Light, like a leaf, lands beside me again and again;
I jostle for memory,
where have I seen that?
the wind, gulls wheeling, thrumming deck, Ocean…
Leaf, between light and shadow,
bringer-upper of trees, bringer of oxygen, bringer and bringer, by bending light photons into electron energy, just bustling you bet, in the wind. In the night, sighing backwards; and then the Sun, the Sun
comes, photons to the max, a solar wind you’d be blown away on, had you
had you a Leaf.
Old leaf, sighs, between boredom and bashing, winter light cold yellow,
suspended by spider’s thread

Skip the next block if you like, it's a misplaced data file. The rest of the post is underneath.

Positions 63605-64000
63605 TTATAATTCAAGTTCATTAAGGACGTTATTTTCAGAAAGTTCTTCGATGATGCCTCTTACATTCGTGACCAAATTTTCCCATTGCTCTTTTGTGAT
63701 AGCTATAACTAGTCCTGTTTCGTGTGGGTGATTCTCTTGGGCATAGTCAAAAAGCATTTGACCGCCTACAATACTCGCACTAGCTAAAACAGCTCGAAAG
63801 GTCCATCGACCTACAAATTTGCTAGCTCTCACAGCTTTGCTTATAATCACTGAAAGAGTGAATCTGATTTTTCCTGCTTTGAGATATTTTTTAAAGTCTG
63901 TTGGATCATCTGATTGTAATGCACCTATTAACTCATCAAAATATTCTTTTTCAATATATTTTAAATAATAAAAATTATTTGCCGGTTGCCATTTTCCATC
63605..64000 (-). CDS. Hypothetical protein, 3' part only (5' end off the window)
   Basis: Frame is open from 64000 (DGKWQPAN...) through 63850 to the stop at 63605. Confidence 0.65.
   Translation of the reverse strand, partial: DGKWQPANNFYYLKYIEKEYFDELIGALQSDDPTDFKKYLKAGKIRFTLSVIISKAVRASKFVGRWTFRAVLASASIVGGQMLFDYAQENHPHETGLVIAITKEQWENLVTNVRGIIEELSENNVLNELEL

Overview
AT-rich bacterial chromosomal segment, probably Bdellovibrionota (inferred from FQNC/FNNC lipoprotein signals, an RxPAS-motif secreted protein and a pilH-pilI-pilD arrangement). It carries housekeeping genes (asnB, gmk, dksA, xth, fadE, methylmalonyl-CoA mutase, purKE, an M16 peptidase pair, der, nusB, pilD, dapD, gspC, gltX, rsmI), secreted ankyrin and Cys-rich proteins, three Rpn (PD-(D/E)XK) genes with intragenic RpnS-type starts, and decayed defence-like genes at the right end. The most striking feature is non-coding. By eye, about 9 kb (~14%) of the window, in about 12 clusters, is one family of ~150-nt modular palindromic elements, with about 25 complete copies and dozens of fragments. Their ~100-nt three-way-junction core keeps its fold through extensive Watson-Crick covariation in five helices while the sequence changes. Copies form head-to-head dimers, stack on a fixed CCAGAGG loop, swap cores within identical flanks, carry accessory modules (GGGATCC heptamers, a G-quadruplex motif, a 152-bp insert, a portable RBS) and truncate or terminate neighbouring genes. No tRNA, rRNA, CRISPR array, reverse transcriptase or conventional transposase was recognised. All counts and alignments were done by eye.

o’er the pathway. Significant, think I, oh that Fall
morning, with Mefo asleeping, in old Ashford Kent, and me out walking a path
oh, so clean-o, by river, a stream-o, with light-frosted water.
Later, at Sea, I would think of the trees, and see only Ocean; untrained,
unmanageable, far out as I might lean.
Come home, kiss ground, run to churches, old ribs upheaved in the
sunlight; boats broken, once put together as wood, by leaves.
I would run, I would run
– Michael Cooke, Edmonton, 1993